Sunday, May 31, 2009

Meyers Lynx, McQueen's Mini Bike

The mini bike shown in the last post is a Meyers Lynx. Here's a page from the Meyers Lynx brochure. If they look like Taco Mini Bikes it's because they were actually made by John Steen.

The Lynx logo is actually the cooler of the two.

Just in case you forgot who Bruce Meyer was, here's an ad from 1969. He was the originator of the fiberglass dune buggy body kits for VW's. He still sells kits today. You might also remember seeing McQueen driving a Manx in the Thomas Crown Affair.

Friday, May 29, 2009

What Sort of Man Reads MCart?

A man of action. A man who lives in the fast lane. The kind of guy who knows where to find MotorCycle entertainment that keeps pace with his lifestyle.

Wednesday, May 27, 2009

LBSM 5/24/09

Usually the meet is smaller when it's on Memorial Day weekend. As a matter of fact, I thought about not going because of it. Well, not this year. Is it the economy? Were more folks staying in town looking for some cheap entertainment?

This simple form of a chop has made a big come back

My brother's favorite of the day

At LB you can count on seeing a few older bikes

This '29 J model was ridden in too.

This character insisted on posing with this tight shovel, not his. By the looks of the fender, those shocks can't have any travel.

Movie Land Wax museum Dragon Bike replica

While not a perfect replica, it's still very nice.

Nice set up but, I'm getting real tired of bare/unfinished looking bikes. To be fair, maybe it's not done. Primer's OK. You don't need perfect paint or chrome, just no bare metal.

This 47 knuckle's been showing up off and on for probably the last 10 years.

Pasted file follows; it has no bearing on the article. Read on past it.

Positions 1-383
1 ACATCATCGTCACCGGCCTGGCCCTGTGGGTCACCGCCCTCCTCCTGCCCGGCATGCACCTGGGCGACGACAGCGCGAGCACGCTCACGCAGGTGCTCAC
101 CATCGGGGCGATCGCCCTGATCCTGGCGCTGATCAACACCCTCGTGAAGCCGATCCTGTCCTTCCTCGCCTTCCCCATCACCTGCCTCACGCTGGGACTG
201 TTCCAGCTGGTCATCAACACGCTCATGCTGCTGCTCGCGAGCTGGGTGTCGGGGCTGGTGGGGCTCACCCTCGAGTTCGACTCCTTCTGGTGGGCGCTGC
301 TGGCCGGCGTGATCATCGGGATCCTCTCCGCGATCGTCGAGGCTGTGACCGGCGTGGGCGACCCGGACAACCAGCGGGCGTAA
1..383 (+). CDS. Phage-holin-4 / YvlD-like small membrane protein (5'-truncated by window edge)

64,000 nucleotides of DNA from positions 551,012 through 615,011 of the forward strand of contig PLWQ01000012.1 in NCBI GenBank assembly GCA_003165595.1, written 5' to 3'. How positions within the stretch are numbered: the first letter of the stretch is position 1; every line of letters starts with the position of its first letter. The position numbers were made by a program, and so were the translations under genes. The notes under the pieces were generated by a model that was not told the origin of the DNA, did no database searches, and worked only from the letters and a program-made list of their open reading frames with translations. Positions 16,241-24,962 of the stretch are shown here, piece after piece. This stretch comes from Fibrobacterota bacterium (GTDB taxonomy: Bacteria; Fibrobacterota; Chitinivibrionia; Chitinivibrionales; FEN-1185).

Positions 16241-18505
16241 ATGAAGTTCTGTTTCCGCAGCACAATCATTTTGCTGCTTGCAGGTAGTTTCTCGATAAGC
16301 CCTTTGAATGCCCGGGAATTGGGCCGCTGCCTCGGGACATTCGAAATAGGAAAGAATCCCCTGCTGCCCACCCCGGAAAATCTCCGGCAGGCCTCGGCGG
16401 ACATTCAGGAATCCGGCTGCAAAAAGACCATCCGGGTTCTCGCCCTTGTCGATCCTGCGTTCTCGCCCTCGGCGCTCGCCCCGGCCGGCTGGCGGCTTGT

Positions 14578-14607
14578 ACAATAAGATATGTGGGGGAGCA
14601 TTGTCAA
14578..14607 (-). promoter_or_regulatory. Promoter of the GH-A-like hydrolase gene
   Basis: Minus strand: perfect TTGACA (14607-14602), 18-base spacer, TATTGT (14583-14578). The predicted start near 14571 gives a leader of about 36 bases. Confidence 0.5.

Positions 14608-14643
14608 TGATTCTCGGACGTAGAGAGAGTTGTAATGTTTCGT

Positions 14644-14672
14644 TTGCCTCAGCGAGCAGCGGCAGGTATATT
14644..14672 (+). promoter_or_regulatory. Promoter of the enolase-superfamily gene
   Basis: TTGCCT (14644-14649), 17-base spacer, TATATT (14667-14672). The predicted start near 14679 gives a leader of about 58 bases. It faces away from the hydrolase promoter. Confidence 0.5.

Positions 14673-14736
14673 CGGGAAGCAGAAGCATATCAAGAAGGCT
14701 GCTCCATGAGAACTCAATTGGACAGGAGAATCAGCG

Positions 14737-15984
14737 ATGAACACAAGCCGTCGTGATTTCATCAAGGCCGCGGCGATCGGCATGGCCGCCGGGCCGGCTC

Like it or not, there's always something different rolling in.

A blending of new and old. Evo's are still new to me.

Color coordinated

Here's an interesting bike.

I'll bet it fools a lot of people. The little peeps standing on the backseat didn't like their picture taken.

I don't usually shoot the newer machines but, this one caught my lens. Interesting color.

While not my style, it's fun to look at

Narrow bars and

... knotty pipes

Fixing a cracked pipe mount with tie-wraps.

Lately, I've been just shooting bikes of interest. Maybe next time I'll shoot a few of the seller's spaces plus some that relay the feel and scope of this event.

Monday, May 25, 2009

Memorial Day 2009


It's okay to have a good time (that's what they fought for too), Just don't forget what today is about.

Had to throw a bike in. You sure don't see many WLA's with a buddy seat and foot board extensions. Don't know what that stuff is (behind the blackout light), on the top front fender. Also, note the high mounted head light and the early tail light set up.

For comparison, here's a typical WLA sans gun scab bard, ammo box, and bags . Note headlight and horn position and side by side rear tail lights. It also has later style oil bath air cleaner and rear ultility rack.

Saturday, May 23, 2009

1915 5 Ball FR Update

Yesterday I took some art over to Keith Ball's and checked on the progress of his 1915 5 Ball Factory Racer.

My original concept drawing as based on our conversations. Keith has made some changes from his initial ideas as he goes. The bars were originally going to be mounted upside down. The square oil tank and front fender probably won't be run.